New Jersey is about to have the ability to borrow up to $9.9 billion without asking voters for approval, but Gov. Phil Murphy is not saying exactly how he plans to spend the money.
The governor has been pressing lawmakers to endorse the emergency-borrowing legislation as part of his administration’s response to the coronavirus pandemic, and it is expected to land on his desk Thursday, following scheduled votes in the Assembly and Senate.
Murphy, a first-term Democrat, signaled during a media briefing on Wednesday that he will sign the borrowing bill, “pretty much as soon as it gets” to his desk.
But the governor declined to offer any specifics on how his administration plans to spend the money that would be raised by issuing new debt in response to the health crisis.
Murphy circumspect on spending specifics
Murphy said, “it’s too early to tell,” before citing some general budget priorities, such as funding education, health care and public-worker pensions. He also pointed to ongoing budget discussions with legislative leaders that have occurred in recent weeks.
“But the details, bear with us on that,” Murphy said.
The legislation up for final vote Thursday in the Democratic-controlled Assembly and Senate would give the Murphy administration preliminary authorization to borrow up to $2.7 billion before Sept. 30, and up to $7.2 billion between Oct. 1 and June 30, 2021.
The measure would also establish a four-member select committee of lawmakers with the power to approve or reject individual borrowing proposals any time the governor wants to use debt to finance state spending, through the end of June 2021.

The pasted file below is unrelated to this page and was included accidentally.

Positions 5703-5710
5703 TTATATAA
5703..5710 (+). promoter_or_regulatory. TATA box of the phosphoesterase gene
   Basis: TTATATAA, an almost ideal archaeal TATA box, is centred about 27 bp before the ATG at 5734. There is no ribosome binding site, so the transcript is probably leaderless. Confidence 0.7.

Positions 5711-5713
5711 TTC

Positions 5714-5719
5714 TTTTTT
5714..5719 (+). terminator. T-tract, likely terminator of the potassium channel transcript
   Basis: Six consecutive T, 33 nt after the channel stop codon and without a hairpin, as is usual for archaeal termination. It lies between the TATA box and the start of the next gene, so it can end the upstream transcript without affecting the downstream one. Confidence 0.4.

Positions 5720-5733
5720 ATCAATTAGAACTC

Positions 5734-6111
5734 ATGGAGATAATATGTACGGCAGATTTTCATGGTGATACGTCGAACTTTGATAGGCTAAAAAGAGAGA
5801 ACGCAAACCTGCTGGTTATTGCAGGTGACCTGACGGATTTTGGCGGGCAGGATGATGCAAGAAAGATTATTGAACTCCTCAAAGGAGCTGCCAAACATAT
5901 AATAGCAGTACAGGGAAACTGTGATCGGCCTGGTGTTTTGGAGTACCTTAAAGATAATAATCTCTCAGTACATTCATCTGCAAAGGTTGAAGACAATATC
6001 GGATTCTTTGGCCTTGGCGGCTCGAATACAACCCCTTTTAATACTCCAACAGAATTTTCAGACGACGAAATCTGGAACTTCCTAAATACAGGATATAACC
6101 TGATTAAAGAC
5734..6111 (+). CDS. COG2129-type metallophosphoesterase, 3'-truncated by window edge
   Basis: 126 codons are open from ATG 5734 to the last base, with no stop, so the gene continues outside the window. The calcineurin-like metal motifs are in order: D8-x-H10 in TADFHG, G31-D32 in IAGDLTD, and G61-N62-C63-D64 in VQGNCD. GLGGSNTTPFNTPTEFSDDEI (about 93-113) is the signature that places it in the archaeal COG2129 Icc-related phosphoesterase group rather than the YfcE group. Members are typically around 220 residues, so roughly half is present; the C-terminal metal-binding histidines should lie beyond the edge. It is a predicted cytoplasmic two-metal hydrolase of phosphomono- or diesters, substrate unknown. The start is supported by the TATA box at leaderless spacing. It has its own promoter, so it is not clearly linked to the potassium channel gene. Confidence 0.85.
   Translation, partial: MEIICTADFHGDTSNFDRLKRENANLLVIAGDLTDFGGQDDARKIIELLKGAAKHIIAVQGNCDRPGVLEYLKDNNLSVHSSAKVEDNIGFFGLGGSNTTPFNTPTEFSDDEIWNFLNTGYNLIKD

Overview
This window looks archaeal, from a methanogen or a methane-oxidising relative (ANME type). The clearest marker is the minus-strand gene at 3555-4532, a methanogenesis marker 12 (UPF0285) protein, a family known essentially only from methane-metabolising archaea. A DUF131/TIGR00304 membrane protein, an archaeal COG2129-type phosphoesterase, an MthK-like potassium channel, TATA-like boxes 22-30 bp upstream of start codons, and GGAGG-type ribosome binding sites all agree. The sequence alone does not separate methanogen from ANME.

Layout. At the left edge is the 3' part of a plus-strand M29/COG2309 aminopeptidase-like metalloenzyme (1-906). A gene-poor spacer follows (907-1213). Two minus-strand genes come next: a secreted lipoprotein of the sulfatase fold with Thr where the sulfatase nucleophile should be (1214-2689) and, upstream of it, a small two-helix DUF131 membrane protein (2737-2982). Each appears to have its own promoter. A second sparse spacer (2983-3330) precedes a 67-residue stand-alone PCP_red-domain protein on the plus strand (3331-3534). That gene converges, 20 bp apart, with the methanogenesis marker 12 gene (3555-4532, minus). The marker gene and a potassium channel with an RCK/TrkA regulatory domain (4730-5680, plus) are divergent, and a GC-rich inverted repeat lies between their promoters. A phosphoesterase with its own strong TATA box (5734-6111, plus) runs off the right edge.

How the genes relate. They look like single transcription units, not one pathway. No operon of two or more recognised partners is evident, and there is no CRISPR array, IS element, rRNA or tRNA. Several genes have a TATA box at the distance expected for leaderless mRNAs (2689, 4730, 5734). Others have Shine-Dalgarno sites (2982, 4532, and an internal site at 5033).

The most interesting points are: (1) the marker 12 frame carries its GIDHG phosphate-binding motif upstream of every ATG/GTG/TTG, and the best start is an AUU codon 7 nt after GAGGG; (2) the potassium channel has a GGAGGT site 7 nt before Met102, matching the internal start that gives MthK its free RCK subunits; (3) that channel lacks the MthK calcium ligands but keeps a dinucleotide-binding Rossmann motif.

Senate President Steve Sweeney (D-Gloucester) and Senate Budget and Appropriations Committee Chair Paul Sarlo (D-Bergen) will serve on the panel, as well as Assembly Speaker Craig Coughlin (D-Middlesex) and Assembly Budget Committee Chair Eliana Pintor-Marin (D-Essex). There is no requirement that a Republican serve on the four-member panel.
Countering COVID-19 debt
Murphy has requested the power to borrow money as part of the state’s ongoing effort to manage revenue losses that his administration has been projecting as a result of the pandemic, and the reduced economic activity it has triggered.
Under a three-month stopgap budget enacted by the governor earlier this month, spending is balanced through the end of September without borrowing; the Department of Treasury projects a nearly $1 billion surplus. But some $2 billion in planned spending was deferred to balance the stopgap budget, and Murphy has projected additional revenue losses will persist into 2021.
A new budget plan is now due by Oct. 1, and the governor is by law required to deliver a spending proposal to the Legislature by August 25. He said during Wednesday’s briefing that the next budget is still being formulated, and it was too soon to say exactly how revenue from bond sales could be utilized to maintain balanced spending.
“How that will be spent …we’re working on the budget,” Murphy said.
The borrowing legislation authorizes a wide range of potential options for issuing debt, including borrowing from the Federal Reserve, which created a new lending program specifically to help governments struggling to offset revenue losses triggered by the pandemic. Borrowing would have to occur before the end of the year, and repayment would be required within three years, according to the current program rules drafted by the Fed.